Published Online: June 5, 2007
Published in Print: June 6, 2007, as Missouri’s High Court Rules for Union Rights

News in Brief: A State Capitals Roundup

Missouri’s High Court Rules for Union Rights

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Missouri

The Missouri Supreme Court last week returned to teachers and public employees the constitutional right to bargain collectively—a right it had taken away 60 years ago.

Although governments in Missouri are not required to reach agreements with labor unions, they also cannot simply back out of any contracts once they are made, the court said in its May 29 ruling, citing a section of the state constitution guaranteeing employees in general the right to collective bargaining.

The 5-2 decision came in a dispute involving the 10,500 student Independence school district and an affiliate of the National Education Association. Some school employee groups in the district sued the local school board in 2003 after it discarded signed agreements and memorandums of understanding.

In 1947, the state’s high court had ruled that the right to bargain collectively applies only to private-sector employees.

Last week’s decision raised concerns in some quarters, and Gov. Matt Blunt, a Republican, called it “yet another example of judicial activism, where a court’s action oversteps the bounds of prudent constitutional interpretation.”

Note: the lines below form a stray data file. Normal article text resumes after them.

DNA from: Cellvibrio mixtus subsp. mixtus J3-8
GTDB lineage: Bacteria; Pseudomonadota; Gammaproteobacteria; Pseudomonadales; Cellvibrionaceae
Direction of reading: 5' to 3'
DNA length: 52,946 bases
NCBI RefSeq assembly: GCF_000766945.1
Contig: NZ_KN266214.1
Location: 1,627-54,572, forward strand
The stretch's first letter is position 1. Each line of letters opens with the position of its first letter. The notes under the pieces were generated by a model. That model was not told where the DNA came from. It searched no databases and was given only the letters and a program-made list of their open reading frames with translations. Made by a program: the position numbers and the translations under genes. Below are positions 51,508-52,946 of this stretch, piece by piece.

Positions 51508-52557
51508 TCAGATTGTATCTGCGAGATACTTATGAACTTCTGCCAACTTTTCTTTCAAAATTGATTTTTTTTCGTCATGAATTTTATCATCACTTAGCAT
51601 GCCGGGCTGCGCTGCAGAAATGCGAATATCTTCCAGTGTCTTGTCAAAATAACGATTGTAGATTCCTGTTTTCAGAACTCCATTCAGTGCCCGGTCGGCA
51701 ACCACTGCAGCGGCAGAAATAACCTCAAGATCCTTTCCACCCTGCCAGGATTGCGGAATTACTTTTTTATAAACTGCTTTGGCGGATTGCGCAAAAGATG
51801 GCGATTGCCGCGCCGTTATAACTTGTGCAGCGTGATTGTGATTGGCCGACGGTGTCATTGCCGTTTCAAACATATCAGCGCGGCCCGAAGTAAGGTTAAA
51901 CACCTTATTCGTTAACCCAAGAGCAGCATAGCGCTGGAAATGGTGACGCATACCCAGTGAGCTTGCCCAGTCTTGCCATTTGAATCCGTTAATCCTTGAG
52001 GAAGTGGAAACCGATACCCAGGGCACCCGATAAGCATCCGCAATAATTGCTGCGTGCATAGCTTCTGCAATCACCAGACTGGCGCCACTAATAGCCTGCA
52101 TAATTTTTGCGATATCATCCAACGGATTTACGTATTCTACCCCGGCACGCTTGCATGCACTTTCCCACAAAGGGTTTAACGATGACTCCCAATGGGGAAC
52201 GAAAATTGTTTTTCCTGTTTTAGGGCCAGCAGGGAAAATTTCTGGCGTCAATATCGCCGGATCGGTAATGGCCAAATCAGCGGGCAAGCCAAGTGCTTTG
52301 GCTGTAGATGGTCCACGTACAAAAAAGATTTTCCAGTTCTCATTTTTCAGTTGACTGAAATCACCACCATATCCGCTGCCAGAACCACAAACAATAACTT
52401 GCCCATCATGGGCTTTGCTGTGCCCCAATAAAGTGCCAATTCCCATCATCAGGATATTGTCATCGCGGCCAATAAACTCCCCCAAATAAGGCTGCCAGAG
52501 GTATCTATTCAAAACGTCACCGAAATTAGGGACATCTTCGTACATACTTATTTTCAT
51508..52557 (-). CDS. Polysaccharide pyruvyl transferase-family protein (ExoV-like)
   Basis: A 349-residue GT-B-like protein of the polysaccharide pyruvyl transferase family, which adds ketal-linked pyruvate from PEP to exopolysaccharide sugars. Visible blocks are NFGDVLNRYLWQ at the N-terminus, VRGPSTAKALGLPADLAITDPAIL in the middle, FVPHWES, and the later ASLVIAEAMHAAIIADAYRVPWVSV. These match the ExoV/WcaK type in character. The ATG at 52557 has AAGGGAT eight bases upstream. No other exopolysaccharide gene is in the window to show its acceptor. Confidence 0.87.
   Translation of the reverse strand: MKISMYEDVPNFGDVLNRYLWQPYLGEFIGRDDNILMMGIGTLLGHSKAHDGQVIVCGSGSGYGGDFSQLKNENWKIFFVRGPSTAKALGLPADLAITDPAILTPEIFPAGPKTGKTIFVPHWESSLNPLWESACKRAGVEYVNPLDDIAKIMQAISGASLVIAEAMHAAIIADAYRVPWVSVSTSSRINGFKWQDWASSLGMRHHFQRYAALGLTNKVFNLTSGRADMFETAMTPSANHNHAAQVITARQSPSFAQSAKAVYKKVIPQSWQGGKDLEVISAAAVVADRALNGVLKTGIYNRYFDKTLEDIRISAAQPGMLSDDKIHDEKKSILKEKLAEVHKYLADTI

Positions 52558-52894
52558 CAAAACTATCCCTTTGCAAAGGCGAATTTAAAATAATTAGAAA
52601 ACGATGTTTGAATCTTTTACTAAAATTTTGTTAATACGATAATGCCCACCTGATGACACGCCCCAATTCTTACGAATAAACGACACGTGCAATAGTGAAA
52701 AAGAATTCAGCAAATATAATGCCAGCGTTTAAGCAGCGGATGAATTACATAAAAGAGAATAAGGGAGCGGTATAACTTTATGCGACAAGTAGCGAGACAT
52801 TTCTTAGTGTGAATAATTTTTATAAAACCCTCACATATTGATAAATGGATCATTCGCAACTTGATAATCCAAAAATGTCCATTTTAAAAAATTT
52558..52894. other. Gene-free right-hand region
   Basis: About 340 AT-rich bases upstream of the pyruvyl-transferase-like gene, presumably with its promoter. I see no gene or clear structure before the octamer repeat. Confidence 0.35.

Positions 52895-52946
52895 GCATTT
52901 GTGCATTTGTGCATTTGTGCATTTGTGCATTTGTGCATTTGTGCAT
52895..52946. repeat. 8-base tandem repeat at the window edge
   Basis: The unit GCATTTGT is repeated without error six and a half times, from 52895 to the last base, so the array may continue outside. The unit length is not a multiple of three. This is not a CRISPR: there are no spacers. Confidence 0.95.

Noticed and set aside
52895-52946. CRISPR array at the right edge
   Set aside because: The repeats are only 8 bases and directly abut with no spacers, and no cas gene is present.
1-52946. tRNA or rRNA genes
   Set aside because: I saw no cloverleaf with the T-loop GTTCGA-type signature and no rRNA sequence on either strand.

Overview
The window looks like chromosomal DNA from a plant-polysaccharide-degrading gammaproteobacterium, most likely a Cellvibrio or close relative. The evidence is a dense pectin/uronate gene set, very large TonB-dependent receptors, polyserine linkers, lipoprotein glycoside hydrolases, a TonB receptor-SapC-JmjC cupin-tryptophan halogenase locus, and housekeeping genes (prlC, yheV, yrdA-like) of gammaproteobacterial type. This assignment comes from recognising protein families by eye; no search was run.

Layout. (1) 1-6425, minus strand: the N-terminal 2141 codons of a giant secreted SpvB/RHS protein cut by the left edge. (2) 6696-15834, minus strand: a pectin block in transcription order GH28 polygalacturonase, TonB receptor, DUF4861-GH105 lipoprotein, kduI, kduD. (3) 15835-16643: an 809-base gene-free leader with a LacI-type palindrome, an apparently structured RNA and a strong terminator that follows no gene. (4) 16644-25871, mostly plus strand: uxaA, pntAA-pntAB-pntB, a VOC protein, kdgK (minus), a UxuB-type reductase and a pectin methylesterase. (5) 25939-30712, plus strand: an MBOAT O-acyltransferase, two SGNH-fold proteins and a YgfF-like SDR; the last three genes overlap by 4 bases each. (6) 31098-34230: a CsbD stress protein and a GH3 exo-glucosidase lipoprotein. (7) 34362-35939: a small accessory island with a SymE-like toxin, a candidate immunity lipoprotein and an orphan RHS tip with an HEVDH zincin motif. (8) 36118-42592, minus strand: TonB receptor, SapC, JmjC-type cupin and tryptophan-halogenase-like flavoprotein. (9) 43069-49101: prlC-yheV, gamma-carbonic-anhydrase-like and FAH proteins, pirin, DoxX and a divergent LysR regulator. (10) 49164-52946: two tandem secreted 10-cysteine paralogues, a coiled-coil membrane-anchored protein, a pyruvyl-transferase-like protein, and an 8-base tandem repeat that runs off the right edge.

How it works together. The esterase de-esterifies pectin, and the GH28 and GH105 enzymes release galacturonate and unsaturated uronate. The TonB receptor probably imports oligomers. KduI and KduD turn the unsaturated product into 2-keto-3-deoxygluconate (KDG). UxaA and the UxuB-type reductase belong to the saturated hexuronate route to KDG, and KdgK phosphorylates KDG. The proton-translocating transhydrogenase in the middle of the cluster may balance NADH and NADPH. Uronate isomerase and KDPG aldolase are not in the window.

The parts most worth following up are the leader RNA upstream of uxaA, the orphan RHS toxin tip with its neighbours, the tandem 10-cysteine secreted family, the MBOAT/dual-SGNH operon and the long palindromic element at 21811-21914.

“This reckless decision could force cities and school districts to raise taxes and subject Missourians to the threat of strikes by critical public sector employees,” he said in a statement.

Greg Jung, the president of the 33,000-member Missouri National Education Association, called the governor’s comments “way off base.”

“All this ruling says is that you have to talk with your local employee groups,” said Mr. Jung, who called it a “historic decision.”

The state’s largest teachers’ association, the 44,000-member Missouri State Teachers Association, which is affiliated with neither of the two national teachers’ unions, also welcomed the decision, despite initial reservations.

“We were initially afraid [the case] would encompass lots of things we don’t like, like strikes,” said spokesman Todd Fuller.

The decision reiterated that public employees—unlike their private-sector counterparts—are not permitted to strike.

See Also
See other stories on education issues in Missouri. See data on Missouri's public school system.
For more stories on this topic see Law and Courts.

Vol. 26, Issue 39, Page 17

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